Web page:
The Seasons of the Church Year and What They Mean
Advent is a season of longing and anticipation, during which we prepare for the coming of Jesus. The church year begins with Advent, as life begins with birth, starting four Sundays before Christmas. The liturgical color for Advent is blue, which symbolizes waiting and hope.
Christmas is a day and a season when we celebrate God’s coming among us as a human child: Jesus, Emmanuel (which means “God with us”). The liturgical color for Christmas is white, which reminds us that Jesus is the Light of the world. Christmas lasts for 12 days, from December 25 to January 5.
Epiphany is celebrated on January 6, when we remember the Three Wise Men’s visit to the Christ child. The color for Epiphany Day is white. During the time after Epiphany we hear stories about Jesus’ baptism and early ministry. The color for these Sundays is sometimes white and sometimes green. On the last Sunday we celebrate Transfiguration. The color for this day is white, and we hear the story of Jesus shining bright on the mountaintop.
Lent is a season when we turn toward God and think about how our lives need to change. This is also a time to remember our baptism, and how that gift gives us a new start every day! The color for Lent is purple, symbolizing repentance. Lent begins on Ash Wednesday and lasts for 40 days (not including Sundays) and ends on Saturday before Easter Sunday.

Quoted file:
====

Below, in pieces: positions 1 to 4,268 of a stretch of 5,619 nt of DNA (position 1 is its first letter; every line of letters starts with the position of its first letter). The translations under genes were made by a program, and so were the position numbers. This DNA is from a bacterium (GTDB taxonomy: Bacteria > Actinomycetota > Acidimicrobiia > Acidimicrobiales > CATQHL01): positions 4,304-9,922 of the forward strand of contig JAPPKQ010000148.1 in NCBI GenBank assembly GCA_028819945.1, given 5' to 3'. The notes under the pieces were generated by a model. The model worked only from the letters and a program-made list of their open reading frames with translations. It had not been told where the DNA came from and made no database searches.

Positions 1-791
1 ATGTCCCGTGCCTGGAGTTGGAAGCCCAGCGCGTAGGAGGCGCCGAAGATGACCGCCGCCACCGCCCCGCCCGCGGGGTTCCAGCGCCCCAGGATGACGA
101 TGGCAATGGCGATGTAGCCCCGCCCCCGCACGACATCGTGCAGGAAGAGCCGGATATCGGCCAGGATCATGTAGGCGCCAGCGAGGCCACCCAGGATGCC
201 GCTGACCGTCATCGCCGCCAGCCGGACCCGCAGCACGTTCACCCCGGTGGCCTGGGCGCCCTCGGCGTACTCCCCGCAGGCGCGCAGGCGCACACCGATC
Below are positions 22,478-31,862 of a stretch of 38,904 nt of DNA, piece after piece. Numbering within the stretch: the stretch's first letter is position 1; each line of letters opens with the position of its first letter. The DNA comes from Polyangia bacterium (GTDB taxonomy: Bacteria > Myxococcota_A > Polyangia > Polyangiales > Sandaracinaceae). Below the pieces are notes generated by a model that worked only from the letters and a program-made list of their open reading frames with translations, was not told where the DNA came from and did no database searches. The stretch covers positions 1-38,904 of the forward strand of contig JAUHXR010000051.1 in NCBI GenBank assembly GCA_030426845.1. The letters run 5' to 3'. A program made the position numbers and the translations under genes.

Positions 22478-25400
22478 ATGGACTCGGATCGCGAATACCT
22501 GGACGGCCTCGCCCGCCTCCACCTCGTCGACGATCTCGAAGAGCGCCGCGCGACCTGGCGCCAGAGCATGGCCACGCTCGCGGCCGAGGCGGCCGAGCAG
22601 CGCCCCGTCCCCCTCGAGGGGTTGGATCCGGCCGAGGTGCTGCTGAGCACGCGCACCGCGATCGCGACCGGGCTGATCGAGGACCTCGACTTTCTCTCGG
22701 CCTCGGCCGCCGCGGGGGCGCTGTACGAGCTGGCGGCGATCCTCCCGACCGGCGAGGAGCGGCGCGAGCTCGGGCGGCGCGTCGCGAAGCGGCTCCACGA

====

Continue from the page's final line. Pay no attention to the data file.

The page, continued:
The Three Days are the most important part of the Christian calendar because they mark Jesus’ last days, death and resurrection. These days (approximately three 24-hour periods) begin on Maundy Thursday evening and conclude on Easter evening.
On Maundy Thursday we hear the story of Jesus’ last meal with his disciples and his act of service and love in washing their feet. On Good Friday we hear of Jesus’ trial, crucifixion, death, and burial. On Saturday, at the nighttime Easter Vigil, we hear stories about the amazing things God has done for us. It is a night of light, scripture readings, baptismal remembrance, and communion –the greatest night of the year for Christians. On Easter Sunday we celebrate Jesus’ resurrection and our new lives in Christ. Easter falls on a different date each year- sometime between March 22 and April 25.
Easter is not just one day, but a whole season when we celebrate the resurrected Jesus. The season begins on Easter Sunday and lasts for 50 days (including Sundays). The color is white, symbolizing resurrection and joy. The Day of Pentecost falls on the 50th day of the season (Pentecost means 50th), when we honor the Holy Spirit and the church’s mission in the world. This day uses the fiery color of red.
Time after Pentecost is the longest season in the church calendar, lasting almost half the year. Sometimes this is called “ordinary time” because there aren’t many special celebrations during these weeks. The liturgical color for the time after Pentecost is green, representing life and growth. Each week we hear a different story about Jesus’ ministry from one of the four Gospels.
Special Festivals are celebrated throughout the year. Some festivals occur the same time every year, such as Reformation Sunday (last Sunday in October) and All Saints Sunday (first Sunday in November). Others, like saints’ days, we might celebrate when their day falls on a Sunday. The color for these days is either white or red.